Also crucial in the enactment or exercise of group power is control not only over content, but over the structures of text and talk. Relating text and context, thus, we already saw that (members of) powerful groups may decide on the (possible) discourse genre(s) or speech acts of an occasion. A teacher or judge may require a direct answer from a student or suspect, respectively, and not a personal story or an argument (Wodak 1984a, 1986). More critically, we may examine how powerful speakers may abuse their power in such situations, e.g. when police officers use force to get a confession from a suspect (Linell and Jonsson 1991), or when male editors exclude women from writing economic news (van Zoonen 1994).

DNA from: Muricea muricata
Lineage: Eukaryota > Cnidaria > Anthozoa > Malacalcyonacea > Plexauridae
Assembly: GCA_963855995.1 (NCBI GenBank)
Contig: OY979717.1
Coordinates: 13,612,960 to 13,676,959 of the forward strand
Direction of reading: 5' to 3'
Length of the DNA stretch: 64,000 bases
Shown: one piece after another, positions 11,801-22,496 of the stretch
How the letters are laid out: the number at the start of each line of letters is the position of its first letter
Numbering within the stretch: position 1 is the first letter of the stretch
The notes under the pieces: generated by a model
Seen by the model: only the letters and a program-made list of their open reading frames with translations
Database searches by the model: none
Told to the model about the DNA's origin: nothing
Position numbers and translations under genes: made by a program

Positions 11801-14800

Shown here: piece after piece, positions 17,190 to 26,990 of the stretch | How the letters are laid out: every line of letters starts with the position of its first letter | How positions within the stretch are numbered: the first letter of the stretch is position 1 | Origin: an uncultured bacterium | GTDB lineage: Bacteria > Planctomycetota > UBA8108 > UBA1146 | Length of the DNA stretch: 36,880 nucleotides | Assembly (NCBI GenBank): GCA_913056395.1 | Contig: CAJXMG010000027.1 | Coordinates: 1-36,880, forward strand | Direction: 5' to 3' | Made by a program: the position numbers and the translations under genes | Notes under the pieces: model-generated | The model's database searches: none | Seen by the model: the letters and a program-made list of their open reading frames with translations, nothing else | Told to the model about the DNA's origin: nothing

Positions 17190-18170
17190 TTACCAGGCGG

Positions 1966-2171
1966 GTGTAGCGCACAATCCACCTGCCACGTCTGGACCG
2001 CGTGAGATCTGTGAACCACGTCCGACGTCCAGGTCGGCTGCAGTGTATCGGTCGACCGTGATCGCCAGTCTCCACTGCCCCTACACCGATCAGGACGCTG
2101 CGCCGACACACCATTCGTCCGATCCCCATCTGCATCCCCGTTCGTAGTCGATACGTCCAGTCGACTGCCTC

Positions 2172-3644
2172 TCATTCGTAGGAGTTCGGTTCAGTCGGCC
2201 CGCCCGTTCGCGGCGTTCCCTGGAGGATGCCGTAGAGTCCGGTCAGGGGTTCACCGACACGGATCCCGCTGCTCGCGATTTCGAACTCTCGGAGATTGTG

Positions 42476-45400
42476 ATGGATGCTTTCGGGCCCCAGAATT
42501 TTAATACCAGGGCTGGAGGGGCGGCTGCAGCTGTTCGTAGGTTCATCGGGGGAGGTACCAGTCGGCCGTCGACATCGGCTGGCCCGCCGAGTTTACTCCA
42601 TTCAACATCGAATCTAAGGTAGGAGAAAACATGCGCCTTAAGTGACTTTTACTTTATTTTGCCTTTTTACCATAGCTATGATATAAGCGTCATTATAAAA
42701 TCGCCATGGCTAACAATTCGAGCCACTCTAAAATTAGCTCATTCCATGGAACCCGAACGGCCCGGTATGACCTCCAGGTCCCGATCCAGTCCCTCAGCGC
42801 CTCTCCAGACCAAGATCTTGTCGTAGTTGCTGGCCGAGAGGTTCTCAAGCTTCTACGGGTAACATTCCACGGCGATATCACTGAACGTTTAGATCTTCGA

Similarly, genres typically have conventional schemas consisting of various categories. Access to some of these may be prohibited or obligatory, e.g. some greetings in a conversation may only be used by speakers of a specific social group, rank, age, or gender (Irvine 1974).
Also vital for all discourse and communication is who controls the topics (semantic macrostructures) and topic change, as when editors decide what news topics will be covered (Cans 1979; van Dijk 1988a, 1988b), professors decide what topics will be dealt with in class, or men control topics and topic change in conversations with women (Palmer 1989; Fishman 1983; Leet-Pellegrini 1980; Lindegren-Lerman 1983).